Syria accepts Russian plan on chemical weapons, says minister
“We accept the Russian plan to get rid of our chemical weapons,” says Omran al-Zoubi
A Free Syrian Army fighter walks past a torn poster amid the rubble in the old city of Aleppo. REUTERS/Muzaffar Salman/Files
Syrian information minister Omran al-Zoubi has said his country would comply with a UN Security Council resolution on chemical weapons.
“We accept the Russian plan to get rid of our chemical weapons. In fact, we’ve started preparing our list” , adding that Damascus would “absolutely” grant access to weapons inspectors. “We take this agreement very seriously.”
His announcement coincided with the shooting down of a Syrian army helicopter by Turkey near the border after it violated Turkish airspace.
Meanwhile, al-Qaeda affiliated Jabhat al-Nusra, the most effective of the jihadi groups, has said it killed at least 30 heterodox Shia Alawites – members of President Bashar al-Assad’s community – in attacks on three villages in Homs province. The British-based opposition Syrian Observatory for Human Rights has confirmed the deaths of 22 villagers from one of the villages, Maksar al-Hasan. Sectarian killings, kidnappings and ethnic cleansing have been a feature of the Syrian conflict for more than two years.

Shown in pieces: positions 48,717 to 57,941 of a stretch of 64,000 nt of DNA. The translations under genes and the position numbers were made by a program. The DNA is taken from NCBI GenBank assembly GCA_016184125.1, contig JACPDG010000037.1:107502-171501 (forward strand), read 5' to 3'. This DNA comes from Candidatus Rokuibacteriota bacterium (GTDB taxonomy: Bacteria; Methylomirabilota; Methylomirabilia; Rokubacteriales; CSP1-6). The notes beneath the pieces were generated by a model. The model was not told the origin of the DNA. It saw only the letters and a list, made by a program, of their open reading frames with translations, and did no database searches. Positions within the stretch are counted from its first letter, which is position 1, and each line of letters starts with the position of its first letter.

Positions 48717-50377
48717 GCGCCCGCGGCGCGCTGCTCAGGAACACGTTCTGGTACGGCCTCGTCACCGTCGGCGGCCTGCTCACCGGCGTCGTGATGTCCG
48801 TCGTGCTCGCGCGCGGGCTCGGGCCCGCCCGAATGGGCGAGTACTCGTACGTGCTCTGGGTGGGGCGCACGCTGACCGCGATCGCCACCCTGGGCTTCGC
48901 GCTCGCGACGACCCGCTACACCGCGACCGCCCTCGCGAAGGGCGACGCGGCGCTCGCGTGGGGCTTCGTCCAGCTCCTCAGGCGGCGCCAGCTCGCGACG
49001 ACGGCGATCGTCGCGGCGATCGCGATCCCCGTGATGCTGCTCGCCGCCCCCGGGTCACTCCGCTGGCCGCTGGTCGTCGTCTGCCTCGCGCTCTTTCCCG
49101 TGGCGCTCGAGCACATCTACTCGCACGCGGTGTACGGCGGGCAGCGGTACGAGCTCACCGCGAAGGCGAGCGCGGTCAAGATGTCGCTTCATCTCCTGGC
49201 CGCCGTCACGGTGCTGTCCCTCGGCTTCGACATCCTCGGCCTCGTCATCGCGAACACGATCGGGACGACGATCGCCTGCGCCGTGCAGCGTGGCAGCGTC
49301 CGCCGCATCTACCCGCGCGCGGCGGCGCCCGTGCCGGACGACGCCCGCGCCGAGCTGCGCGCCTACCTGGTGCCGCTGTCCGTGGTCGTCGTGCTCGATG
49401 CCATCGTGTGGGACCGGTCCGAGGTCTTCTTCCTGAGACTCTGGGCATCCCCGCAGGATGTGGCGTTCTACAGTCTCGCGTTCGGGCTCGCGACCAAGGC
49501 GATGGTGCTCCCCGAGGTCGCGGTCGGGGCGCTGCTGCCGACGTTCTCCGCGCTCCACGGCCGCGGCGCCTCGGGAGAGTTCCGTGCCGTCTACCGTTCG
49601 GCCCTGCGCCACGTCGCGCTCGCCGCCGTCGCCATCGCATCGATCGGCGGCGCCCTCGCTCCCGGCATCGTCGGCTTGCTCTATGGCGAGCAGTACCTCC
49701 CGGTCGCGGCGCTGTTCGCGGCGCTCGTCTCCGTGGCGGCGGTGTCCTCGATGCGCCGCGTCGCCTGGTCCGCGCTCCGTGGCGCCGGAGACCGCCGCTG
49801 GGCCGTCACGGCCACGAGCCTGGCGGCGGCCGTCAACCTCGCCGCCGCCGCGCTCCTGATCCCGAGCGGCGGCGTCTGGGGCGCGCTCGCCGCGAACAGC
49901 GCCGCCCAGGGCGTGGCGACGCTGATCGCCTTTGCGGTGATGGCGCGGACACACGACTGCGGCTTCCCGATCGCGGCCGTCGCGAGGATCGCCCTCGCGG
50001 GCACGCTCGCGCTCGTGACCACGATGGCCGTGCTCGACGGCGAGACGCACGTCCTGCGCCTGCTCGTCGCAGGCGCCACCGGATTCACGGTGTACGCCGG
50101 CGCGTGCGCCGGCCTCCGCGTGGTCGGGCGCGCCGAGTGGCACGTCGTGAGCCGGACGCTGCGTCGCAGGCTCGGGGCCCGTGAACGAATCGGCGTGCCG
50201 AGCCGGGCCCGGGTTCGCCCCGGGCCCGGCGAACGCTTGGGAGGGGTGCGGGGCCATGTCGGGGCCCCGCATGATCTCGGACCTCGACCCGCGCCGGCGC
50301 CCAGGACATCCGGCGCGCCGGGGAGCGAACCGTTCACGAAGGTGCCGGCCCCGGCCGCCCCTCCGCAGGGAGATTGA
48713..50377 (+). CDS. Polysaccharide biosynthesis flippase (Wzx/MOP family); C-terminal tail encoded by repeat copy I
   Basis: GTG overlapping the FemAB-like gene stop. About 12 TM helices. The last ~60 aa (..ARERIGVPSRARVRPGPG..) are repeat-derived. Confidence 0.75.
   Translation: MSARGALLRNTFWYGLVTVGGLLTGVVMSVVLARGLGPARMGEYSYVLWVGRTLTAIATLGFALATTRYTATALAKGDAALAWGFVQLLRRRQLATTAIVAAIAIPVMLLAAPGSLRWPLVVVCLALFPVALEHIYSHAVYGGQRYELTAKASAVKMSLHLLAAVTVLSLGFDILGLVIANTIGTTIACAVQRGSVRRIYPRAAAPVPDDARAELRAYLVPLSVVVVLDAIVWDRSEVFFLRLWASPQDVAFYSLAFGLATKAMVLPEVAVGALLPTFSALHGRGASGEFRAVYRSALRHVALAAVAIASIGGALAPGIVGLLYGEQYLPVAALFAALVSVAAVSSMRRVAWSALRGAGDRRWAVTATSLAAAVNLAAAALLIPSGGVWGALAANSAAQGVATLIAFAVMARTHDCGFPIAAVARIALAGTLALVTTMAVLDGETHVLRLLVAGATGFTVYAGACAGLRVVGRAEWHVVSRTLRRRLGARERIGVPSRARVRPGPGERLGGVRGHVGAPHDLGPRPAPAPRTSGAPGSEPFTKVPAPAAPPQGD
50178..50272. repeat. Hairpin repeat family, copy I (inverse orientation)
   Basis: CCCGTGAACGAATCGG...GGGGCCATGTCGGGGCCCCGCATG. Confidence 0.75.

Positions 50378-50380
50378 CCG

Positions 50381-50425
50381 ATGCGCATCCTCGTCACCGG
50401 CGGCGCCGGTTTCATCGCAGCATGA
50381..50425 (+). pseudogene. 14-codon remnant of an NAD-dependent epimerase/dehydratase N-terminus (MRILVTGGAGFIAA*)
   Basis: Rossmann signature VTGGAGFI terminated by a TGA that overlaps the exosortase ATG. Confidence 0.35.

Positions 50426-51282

Spiral of violence
United Nations Commission of Inquiry chief Paulo Pinheiero said that across northern Syria there has been an upsurge in crimes and abuses committed by extremist anti-government armed groups along with an influx of . . . foreign fighters while Syrian government forces have continued a “relentless campaign of air bombardment and artillery shelling across the country”.
He said the government has been responsible for war crimes and crimes against humanity while armed opponents have perpetrated war crimes but not crimes against humanity because they do not operate under “a clear chain of command”.
The commission is investigating 14 suspected chemical attacks in Syria. While chemical experts may confirm the use of agents in specific incidents, the commission is tasked with discovering who is responsible and making recommendations to the UN Council on Human Rights which can ask the security council to refer perpetrators to the International Criminal Court.
The head of Syria’s proposed provisional government, Ahmed Taomeh, has pledged to curb the influence of al-Qaeda-linked militants: “On top of the destruction and killing and displacement the regime has brought, people are suffering from militants’ behaviour.”
A group of 55 doctors and medical professionals has warned that Syria’s healthcare system is “at breaking point” because of attacks on hospitals and staff, flight and imprisonment of doctors and prevention of humanitarian access to wounded and ailing patients.